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The sensible alternative to a minivan, the redesigned 2016 Honda Pilot ticks all the amenity boxes.

  • MSRP: $46,420
  • Tested Price: $47,300 (includes $880 destination fee)
  • 3.5-liter i-VTEC 6-cylinder engine mated to a 9-speed automatic transmission
  • 280 horsepower and 262 lb-ft. of torque
  • 19 mpg in the city
  • 26 mpg on the highway
  • 22 mpg combined
  • Cargo Volume: 82.1-cubic feet behind first row, 46.0-cubic feet behind second row, and 16.0-cubic feet behind third row

Our test vehicle is the fully loaded trim level of the Pilot, so there were no extra options added to the vehicle.

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Hits

  • Much needed exterior redesign make’s Honda’s biggest crossover a heavyweight against competitors (even though it’s lighter than the outgoing model)
  • Interior design is pushed further upscale over the outgoing model, utilizing soft-touch surfaces and a lack of hard plastics
  • Strong acceleration from the potent 3.5-liter V6 engine
  • Tight steering radius aids in navigating crowded strip mall parking lots
  • Notable minivan-like amenities: extendable sun visor screens, side window shades for the middle row, a place to store sunglasses in the headliner, a convex mirror that lets the driver keep an eye on passengers in the rear seats, and almost too many charge ports and cup holders to count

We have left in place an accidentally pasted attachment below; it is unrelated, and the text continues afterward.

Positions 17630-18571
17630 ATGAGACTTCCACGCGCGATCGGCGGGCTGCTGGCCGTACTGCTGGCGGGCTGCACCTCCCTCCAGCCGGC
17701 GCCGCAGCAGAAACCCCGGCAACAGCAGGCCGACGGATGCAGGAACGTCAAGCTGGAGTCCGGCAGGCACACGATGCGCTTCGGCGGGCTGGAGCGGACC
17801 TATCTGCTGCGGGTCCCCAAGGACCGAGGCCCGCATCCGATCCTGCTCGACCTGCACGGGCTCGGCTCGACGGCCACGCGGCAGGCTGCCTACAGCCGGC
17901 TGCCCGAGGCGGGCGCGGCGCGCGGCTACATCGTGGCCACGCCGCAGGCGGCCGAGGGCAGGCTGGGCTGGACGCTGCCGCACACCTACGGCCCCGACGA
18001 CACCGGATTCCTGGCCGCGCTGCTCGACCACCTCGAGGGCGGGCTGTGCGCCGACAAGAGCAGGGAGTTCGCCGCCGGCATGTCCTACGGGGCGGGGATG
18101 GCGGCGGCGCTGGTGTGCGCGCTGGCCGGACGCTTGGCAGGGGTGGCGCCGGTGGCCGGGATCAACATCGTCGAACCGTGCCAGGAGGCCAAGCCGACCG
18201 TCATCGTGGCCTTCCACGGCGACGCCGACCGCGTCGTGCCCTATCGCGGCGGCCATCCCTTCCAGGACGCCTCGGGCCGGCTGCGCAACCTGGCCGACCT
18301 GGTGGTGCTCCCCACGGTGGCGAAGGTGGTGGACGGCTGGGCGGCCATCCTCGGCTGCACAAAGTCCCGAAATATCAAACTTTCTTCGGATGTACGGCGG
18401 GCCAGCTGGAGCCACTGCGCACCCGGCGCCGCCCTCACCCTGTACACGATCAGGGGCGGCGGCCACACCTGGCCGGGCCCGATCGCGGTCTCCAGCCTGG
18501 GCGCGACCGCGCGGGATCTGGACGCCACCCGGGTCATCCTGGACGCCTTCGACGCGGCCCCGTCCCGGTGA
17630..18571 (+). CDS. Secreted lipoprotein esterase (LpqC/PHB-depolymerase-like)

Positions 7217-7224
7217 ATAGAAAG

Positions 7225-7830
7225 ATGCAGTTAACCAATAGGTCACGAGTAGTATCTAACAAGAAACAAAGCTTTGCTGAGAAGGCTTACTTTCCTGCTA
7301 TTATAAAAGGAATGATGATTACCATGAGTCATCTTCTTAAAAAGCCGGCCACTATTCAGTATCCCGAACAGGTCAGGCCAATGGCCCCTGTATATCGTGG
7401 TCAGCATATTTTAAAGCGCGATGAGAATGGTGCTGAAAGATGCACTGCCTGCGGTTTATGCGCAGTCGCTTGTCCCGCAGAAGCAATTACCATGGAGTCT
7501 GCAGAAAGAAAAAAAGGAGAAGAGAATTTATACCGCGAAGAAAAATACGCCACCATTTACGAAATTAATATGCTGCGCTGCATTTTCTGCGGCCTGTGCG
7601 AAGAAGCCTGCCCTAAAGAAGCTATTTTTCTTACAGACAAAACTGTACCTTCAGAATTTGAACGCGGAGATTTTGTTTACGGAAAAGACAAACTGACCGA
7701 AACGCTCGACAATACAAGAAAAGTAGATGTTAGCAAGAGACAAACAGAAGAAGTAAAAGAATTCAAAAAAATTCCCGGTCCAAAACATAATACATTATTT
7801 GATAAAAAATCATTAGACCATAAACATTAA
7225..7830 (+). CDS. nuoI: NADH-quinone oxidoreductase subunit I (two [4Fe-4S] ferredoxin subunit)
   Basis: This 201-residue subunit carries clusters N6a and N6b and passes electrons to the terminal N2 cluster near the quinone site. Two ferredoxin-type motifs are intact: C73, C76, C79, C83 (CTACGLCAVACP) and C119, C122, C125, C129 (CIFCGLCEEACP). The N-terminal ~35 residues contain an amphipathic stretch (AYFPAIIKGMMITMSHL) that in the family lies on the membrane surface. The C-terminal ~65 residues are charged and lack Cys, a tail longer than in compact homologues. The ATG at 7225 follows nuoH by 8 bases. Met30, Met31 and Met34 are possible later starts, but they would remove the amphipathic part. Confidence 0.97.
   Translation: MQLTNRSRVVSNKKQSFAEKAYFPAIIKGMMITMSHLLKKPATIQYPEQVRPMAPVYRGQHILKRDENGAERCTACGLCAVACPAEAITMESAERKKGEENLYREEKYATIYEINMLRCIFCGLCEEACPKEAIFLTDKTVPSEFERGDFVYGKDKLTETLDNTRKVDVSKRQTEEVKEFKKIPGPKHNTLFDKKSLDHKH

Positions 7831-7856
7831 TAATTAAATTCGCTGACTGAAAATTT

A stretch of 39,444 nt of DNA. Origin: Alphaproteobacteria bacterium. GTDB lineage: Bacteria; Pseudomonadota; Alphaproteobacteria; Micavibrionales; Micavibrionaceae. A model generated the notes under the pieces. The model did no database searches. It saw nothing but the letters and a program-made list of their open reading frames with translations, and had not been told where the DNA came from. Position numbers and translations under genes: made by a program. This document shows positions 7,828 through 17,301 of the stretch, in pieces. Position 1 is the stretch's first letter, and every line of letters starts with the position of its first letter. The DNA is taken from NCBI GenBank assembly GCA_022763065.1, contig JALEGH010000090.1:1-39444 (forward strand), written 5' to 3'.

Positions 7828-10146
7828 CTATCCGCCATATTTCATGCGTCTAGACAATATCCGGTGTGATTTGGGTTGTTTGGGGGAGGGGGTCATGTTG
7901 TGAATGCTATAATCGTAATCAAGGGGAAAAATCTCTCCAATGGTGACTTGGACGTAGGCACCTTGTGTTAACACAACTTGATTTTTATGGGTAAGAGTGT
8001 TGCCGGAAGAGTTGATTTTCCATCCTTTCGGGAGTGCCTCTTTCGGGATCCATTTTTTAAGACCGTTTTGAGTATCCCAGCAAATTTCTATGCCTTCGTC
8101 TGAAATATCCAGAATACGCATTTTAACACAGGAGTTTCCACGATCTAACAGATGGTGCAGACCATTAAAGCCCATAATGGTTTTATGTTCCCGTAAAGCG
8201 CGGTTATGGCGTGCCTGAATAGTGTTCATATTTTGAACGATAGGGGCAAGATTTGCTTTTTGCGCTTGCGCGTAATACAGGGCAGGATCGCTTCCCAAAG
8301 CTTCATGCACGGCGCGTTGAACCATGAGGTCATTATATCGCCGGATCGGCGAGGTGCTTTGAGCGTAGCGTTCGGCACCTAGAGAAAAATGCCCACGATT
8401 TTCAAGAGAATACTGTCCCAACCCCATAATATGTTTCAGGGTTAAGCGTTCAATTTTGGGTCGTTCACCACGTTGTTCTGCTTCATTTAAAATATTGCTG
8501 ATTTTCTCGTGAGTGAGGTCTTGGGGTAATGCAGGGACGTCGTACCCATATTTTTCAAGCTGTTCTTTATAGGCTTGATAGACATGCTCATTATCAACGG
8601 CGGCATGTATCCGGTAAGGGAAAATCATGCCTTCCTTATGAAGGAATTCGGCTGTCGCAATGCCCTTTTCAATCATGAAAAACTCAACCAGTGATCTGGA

• More luxurious amenities include: remote start, ventilated/heated front seats, leather seating, and Blu-ray disc entertainment system  with a fold-down flat screen accompanied by two pair of wireless headphones
  • Access to the third row is quite ingenious; you simply press a button on a second row captain’s chair and it automatically slides forward and down, allowing easier ingress/egress

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Misses

  • Paddle shifters on the steering wheel are a bit useless as this is a large sport utility vehicle and not meant to be driven sportily
  • Not a significant difference in overall vehicle performance when Sport Mode is activated
  • Vehicle can feel top-heavy when pushed through corners

Value Retention

In regards to value retention, the Honda Pilot shares fourth place alongside the Dodge Durango (out of 21) within the three-year-old mid-size utility segment by holding 59.8% of its value in 2015.  Honda’s SUV outperforms the segment value retention score average of 55.8% for 2015.

Our Verdict on Twitter

@NADAUsedCarGde says, “The family vehicle for drivers who want utility, without the minivan stigma.”